Re: Deep changes for OSRpt() that will make it usable

PostPosted: Wed Nov 07, 2001 5:41 am
by luben

I know that the heaviest part of this project is the program that recognizes the coming data and understanding which byte where to put on the screen.

Because the user settings are kept in salvocfg.h - this makes possible the terminal program to "understand" the meaning of hex bytes.

I'm ready to make such program (and will offer it for payfree for SALVO users), but I need additional information. Well, because SALVO full version brings the source codes to the user, I could somehow get this information alone, but for sure will waste too much time.

In the beginning I'll write the program on CROSSTALK - it's very simple for programming enviornment and then to remake on Delphy. Many years ago I used to write a complicated email program on CRASSTALK, so I'm really good known in communications.

I'll think more about this idea and with what kind of information you can help me.

Other approach is to see the code of OSRpt() and to send only hex data.


Re: Deep changes for OSRpt() that will make it usable

PostPosted: Wed Nov 07, 2001 7:46 am
by luben

Talking about the OSRpt() I saw the sources and I think that the idea should look like:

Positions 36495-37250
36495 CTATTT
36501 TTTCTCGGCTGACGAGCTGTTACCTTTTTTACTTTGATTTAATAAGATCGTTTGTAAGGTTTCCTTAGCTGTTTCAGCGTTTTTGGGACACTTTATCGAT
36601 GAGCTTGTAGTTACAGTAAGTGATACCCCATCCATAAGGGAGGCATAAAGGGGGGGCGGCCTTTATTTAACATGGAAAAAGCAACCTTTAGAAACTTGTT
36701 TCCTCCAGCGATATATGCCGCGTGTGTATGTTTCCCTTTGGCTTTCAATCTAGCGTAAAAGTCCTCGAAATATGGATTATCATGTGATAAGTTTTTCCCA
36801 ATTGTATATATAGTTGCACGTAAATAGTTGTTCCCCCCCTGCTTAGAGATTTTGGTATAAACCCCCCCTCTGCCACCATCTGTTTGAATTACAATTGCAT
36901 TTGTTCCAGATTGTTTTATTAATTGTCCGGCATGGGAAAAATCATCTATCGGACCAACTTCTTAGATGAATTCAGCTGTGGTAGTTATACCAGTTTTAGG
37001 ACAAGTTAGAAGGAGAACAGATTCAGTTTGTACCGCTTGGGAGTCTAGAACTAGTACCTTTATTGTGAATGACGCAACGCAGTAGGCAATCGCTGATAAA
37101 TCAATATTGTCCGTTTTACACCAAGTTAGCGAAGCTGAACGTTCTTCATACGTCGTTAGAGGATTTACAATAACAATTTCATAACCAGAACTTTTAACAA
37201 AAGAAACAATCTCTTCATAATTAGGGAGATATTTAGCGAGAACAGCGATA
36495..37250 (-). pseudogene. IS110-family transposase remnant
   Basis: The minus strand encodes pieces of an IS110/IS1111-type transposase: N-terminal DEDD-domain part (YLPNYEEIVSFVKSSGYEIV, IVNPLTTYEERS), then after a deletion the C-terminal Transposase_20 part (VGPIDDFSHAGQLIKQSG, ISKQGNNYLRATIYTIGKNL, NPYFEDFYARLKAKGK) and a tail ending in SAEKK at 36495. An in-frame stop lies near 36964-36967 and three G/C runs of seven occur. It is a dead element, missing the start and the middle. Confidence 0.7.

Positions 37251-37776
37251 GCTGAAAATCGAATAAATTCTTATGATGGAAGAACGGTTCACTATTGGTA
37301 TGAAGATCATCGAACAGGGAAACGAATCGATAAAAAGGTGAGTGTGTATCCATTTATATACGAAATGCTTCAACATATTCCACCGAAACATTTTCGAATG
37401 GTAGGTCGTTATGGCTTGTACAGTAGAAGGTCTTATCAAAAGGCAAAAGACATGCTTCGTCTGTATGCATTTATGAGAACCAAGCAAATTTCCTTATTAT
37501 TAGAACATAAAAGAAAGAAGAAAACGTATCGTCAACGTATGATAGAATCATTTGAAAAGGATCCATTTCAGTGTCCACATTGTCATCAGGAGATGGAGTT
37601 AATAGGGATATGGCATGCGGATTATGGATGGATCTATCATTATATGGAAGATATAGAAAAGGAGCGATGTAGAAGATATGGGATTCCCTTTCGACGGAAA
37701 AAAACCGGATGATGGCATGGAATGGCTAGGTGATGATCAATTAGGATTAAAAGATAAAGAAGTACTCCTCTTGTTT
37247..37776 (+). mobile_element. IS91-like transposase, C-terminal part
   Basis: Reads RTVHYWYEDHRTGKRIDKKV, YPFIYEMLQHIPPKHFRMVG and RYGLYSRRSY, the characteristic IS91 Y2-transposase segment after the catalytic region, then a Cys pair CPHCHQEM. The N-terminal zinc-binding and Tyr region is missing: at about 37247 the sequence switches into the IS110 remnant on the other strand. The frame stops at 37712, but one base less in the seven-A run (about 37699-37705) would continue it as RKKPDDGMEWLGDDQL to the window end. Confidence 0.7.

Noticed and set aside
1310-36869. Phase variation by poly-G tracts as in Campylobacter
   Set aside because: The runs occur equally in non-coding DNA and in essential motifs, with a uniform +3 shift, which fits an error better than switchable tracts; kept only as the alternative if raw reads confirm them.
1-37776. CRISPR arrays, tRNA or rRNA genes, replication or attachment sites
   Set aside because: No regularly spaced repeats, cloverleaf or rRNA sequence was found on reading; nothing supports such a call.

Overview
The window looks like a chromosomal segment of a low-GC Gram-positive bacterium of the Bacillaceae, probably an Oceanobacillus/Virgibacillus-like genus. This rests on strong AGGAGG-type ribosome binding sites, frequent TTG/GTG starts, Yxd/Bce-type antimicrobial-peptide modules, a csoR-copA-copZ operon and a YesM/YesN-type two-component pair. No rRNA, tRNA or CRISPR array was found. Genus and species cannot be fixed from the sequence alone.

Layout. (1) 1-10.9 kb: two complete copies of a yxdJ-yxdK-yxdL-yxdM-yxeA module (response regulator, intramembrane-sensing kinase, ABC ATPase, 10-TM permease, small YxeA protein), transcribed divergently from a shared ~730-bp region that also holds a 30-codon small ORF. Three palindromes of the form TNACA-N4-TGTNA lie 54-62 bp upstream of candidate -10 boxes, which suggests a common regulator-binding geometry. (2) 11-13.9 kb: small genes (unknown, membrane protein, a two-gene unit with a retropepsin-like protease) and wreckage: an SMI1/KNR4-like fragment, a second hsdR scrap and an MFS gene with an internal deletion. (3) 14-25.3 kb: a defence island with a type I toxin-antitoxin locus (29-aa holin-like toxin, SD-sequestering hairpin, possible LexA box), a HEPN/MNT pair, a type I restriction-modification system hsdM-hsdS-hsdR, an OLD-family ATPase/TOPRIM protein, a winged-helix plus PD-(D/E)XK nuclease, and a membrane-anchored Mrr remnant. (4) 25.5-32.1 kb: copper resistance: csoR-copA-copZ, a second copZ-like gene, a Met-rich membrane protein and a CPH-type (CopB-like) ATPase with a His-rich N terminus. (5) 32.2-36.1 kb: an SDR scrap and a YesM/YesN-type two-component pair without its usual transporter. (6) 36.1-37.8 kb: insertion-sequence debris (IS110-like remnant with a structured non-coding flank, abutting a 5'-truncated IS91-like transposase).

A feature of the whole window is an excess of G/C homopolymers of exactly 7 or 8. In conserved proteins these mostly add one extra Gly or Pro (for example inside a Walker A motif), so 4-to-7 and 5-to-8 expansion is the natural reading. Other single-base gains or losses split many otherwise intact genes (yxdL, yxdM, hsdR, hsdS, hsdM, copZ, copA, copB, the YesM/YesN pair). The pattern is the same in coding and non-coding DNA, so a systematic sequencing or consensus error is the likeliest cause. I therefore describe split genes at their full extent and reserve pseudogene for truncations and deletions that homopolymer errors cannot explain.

OSRpt() sends the OSECB and OSTCB information to the terminal. Knowing the salvocfg.h settings like number of tasks and events and which type of events are used I can rebuild the picture of internal status. Then I need the tick counter (if used) and some other memory cells. Sounds easy, but I know that many details should be defined...

I even played with the idea how to transfer data if no free serial or I2C or SPI port exists. As I told you I used to work with S_Link and DALLAS interface and I got something that's between them and is totally time independent, or let's say - time autoadjustable. The start bits and zeros are sent like 2 pulses, ones like 1 pulse. The time between their falling edges of the START bit is took like base for calculating the acceptable periods between bits and words. I mean - if the oscillator is RC and the processor can't generate precision time periods, the protocol will still work in extremely wide range of speeds - maybe from 33600 bps to 100 bps.

START 1 0 ......

The user should use only 2 types of delay routines - one for length of the zero and one for the pause between next bit. The hardware (I guess PIC16F873) that will translate this sequence to RS232 interface and will autoadjust its time rates from the first START bit (that even could be made with 3 pulses, to ensure that no other bit will look like it). So if the time between pulses in START bits is Ts, then we could take the time between bits 3Ts < Tbits < 5Ts to guarantee that even big variation of the frequency will not wrong the process. If no pulse come between this time - process will be terminated.
In addition the hardware should support I2C and SPI to RS232 features, controlled with simple jumper switching.

By the way I always wished to build something like that - if you don't have ICE real time debugger, for some processor is good to know what's up inside.

But as you told the biggest job should be done in the terminal program. The way how we translate the data is not so important, I mean - we could always get some way to do this.